the speaker

Gustav Hoegen

Animatronics in the Digital Age
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Why use Animatronics in the digital age?
How can the development of robotics benefit from collaborating with special effect artists like myself?
Will we ever create a humanoid robot that will pass the Turing Test?

“From an early age I developed a real love for sci-fi and fantasy films that relied heavily on practical FX.” 


“The significance of this object to me 

  is not necessarily the object itself.

 It’s significance is what it represents.”

It represents my pursuit of a career in creature FX. It represents my passion for the craft of Animatronics.
The ups and downs I encountered developing and perfecting it. It represents the journey I’ve been on for 24 years.
Gustav Hoegen founds BioMimic Studios:

Gustav Hoegen



Gustav Hoegen’s passion for film began as he grew up in Holland in the 80s. He was struck by the mesmeric effect that animatronics could produce in the mind.

He immersed himself in films like Alien and Star Wars, which relied heavily on practical effects and robotic creatures—drawn to the revolutionary combination of anatomy and engineering. It’s a discipline that requires intense study of human and animal movement, and how best to translate that into a lifelike machine.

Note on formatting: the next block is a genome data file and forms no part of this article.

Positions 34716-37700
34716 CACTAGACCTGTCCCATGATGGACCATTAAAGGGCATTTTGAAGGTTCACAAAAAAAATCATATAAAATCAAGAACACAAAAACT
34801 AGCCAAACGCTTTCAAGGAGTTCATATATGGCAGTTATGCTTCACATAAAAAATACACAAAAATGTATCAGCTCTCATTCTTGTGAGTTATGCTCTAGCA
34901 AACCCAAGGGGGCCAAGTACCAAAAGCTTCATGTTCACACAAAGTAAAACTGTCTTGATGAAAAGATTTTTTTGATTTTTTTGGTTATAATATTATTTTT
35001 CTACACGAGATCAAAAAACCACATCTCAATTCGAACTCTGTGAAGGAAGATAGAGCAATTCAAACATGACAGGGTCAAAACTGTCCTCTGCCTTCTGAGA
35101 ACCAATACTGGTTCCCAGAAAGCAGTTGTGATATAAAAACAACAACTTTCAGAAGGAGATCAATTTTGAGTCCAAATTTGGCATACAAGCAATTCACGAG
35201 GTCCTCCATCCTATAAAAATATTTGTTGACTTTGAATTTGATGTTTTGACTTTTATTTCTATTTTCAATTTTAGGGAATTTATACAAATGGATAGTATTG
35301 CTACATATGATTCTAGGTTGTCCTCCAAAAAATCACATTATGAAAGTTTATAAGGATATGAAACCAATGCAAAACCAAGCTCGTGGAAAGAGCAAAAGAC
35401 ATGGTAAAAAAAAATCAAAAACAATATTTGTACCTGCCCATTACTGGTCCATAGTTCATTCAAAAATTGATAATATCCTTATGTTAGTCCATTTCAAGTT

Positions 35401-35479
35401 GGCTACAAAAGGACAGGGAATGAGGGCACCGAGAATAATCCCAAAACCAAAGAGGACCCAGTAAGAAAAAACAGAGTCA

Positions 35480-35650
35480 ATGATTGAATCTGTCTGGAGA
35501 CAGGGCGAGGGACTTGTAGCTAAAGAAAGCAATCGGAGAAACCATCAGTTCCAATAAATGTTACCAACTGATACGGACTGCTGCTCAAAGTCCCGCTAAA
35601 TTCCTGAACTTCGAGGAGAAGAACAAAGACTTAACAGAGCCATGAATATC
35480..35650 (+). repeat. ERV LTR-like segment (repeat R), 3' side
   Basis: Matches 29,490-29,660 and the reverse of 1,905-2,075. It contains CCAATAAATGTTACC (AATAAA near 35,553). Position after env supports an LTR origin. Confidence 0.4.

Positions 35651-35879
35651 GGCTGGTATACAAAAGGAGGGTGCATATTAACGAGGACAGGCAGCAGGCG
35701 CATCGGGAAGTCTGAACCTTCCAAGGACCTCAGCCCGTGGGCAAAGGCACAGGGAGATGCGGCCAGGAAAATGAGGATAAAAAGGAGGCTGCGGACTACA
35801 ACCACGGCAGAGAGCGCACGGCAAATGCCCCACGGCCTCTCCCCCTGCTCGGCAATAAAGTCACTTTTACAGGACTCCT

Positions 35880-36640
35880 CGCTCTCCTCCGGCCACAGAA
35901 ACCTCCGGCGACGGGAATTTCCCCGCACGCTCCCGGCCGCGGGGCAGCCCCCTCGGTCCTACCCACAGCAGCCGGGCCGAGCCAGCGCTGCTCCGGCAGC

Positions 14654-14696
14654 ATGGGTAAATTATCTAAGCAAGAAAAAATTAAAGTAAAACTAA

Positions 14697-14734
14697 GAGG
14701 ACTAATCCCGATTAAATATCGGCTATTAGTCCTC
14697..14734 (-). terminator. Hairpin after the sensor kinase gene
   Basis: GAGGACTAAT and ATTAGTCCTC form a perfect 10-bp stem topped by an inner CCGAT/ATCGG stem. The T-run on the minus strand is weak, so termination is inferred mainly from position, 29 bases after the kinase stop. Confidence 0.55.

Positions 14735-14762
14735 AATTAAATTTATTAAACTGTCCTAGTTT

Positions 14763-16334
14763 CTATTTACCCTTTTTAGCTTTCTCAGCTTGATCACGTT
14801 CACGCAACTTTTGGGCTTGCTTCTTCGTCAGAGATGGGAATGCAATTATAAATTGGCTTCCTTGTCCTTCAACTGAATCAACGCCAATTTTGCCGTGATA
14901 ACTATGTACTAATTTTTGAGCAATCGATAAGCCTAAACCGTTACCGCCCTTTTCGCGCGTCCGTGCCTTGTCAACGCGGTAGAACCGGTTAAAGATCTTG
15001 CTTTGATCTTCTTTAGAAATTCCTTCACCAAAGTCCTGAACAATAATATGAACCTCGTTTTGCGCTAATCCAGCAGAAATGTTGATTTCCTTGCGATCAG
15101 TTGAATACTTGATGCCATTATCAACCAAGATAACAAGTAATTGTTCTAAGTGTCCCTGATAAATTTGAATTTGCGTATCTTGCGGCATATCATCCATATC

Hoegen’s founding of Biomimic Studio in London allowed him to become a master of his own creations. He has achieved his own Holy Grail by progressing from a budding film enthusiast to a Star Wars animatronics creator. Among his most uncanny creations are eerily realistic heads. They mimic human movement, and are seen in films like “Prometheus” and “Rogue One.”

Hoegen’s interest goes even deeper, to the future of robots and how they interact with humans.

He consults with robot designers to make humanoids more realistic. Hoegen said he’s intrigued by the way designers explore the psychology of robots and how humans respond and interact with them. It's all about trying to pin down the soul in the machine.

Hoegen would welcome the day when realistic-looking robots roam among us. But it’s not here yet, he says.

“I think we’re still decades away from creating something that even gets close to looking like a real human being,” says Hoegen. “If you want to create something you stand in front of and can’t tell the difference, that’s going to take a long time.”


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Gustav Hoegen

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Animatronics in the Digital Age
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